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Functions of the Immune System and Immune Disorders



What is Immune System?

Immune system is a part of the body that is involved in defending against foreign material (antigens) i.e. bacteria, viruses, fungi of all kind, allergens, as well as keeping in check unwanted cells or tissues like cancer or transplanted tissue like donor kidney, liver, heart etc.

If one or more pieces of immune system are missing due to whatever reason, patient will experience severe, repeated, persistent and unusual infections. Patients will often say “I am sick all the time” to summarize their conditions. Apart from infections, patients with defective immune experience bread and butter allergy issues as well as higher risk of cancers. They tend to experience autoimmune disorder more often i.e. lupus, rheumatoid arthritis, I.T.P., inflammatory bowel disease etc. You should suspect immunodeficiency if you are experiencing a lot of infections.

How Frequent are Primary Immune Deficiency?

There are more than 200 individual disorders affecting as few as one patient to thousands of patients. Selective IgA immunodeficiency, most common of primary immunodeficiency affects 1 in 500-700 people worldwide. Approximately 0.5 million in U.S. have this disorder.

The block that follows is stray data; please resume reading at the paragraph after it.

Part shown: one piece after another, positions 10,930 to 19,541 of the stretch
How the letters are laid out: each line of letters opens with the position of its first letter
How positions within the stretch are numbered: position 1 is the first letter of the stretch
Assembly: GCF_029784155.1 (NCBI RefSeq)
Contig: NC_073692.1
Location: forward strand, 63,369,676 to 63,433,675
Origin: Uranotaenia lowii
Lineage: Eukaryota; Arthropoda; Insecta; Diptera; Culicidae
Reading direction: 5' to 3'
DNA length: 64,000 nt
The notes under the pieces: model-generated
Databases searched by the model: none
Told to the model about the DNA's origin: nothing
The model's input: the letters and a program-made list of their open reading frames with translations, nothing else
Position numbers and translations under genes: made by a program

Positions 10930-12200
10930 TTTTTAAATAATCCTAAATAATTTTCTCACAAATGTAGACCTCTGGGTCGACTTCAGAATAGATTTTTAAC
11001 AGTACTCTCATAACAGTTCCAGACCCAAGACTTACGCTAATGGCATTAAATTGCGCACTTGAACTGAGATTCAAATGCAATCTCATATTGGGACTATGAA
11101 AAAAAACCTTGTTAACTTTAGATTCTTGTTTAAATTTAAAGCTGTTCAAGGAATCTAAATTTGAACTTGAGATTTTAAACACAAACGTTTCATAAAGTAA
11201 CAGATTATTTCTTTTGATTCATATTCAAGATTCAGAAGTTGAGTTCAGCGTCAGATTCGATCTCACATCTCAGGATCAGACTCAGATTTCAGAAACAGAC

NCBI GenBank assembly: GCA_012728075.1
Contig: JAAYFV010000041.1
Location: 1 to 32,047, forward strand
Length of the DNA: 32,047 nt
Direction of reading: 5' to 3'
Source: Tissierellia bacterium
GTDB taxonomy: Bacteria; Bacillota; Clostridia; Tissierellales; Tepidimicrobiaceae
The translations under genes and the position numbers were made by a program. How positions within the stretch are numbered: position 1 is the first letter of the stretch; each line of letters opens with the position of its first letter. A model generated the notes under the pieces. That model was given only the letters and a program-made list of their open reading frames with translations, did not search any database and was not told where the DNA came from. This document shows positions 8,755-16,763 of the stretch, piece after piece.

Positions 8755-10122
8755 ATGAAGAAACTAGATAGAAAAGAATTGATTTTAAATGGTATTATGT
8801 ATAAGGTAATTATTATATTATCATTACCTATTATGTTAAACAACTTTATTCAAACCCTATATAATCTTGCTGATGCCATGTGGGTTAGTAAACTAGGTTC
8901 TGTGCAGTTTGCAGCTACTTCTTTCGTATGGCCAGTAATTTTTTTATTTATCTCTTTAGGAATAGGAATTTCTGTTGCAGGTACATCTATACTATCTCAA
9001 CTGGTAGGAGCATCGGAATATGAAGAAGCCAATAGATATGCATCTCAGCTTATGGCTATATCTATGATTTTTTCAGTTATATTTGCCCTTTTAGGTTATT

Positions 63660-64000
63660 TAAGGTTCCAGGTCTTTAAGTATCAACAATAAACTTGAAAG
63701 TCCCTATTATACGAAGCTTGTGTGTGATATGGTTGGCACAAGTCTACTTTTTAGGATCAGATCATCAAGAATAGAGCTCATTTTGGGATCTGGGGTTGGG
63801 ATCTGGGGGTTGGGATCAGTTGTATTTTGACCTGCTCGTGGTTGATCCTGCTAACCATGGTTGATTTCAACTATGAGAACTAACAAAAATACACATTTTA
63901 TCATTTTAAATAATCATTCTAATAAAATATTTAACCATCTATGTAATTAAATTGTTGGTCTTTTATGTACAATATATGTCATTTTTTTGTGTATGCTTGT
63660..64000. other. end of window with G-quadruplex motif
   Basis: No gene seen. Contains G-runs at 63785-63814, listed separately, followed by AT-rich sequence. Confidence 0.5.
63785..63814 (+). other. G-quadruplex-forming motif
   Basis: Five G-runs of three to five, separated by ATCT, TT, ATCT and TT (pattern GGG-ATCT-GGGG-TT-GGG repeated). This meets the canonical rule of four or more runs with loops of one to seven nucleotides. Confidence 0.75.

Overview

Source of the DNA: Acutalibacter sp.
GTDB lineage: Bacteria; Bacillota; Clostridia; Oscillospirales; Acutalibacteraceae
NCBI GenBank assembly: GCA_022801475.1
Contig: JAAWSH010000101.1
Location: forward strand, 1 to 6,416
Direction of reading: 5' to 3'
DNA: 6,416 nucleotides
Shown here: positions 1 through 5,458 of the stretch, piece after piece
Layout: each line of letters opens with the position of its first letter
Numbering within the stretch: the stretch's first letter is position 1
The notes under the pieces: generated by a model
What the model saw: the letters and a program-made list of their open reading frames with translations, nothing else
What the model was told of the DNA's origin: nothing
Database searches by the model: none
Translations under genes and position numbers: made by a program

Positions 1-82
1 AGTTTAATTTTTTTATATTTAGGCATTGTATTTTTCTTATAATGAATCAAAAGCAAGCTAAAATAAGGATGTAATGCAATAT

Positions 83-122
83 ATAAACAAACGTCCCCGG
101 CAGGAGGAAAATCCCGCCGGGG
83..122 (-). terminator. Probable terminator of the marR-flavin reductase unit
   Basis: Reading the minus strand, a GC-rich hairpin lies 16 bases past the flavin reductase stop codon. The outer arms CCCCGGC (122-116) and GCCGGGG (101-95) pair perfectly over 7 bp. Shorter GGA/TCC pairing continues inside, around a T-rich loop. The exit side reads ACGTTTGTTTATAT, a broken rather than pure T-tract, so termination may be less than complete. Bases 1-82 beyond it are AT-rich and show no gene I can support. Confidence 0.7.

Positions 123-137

Most people are aware of HIV infections or AIDS (Acquired Immunodeficiency Disease) but not primary immunodeficiency. Primary immunodeficiency cases are found worldwide and can affect anyone. Many are inherited but not all.

How Can We Help?

Allergists and immunologists are trained to diagnose and find help with the treatment of some relatively benign disorders to life threatening diseases, which may require bone marrow transplant. If diagnosed early, these patients can have healthy lives.

Treatment Options

Depending upon what component of immune system is missing or defective, here are some of the treatment options available:

  • Patient who are predisposed to infection with pneumocystis carinii will benefit from bactrim prophylaxis. Many patients will repeat pulmonary and sinus infections need prophylactic antibiotics.
  • Intravenous and subcutaneous immunoglobulin therapy in patients with low or non functioning IgG. However, patient with low IgA and low IgM don’t benefit from replacement therapy.
  • Many patients benefit from bone marrow transplant, gene therapy and replacement deficient protein i.e. PEG-ADA in patients with AD Adeficiency.
  • There may be no treatment available to fix the problem i.e. patients with complement defects may benefit from early diagnose and treatment of infections.

Most importantly, finding what is wrong with the patient can put an end to frustrating search and allow healing to begin.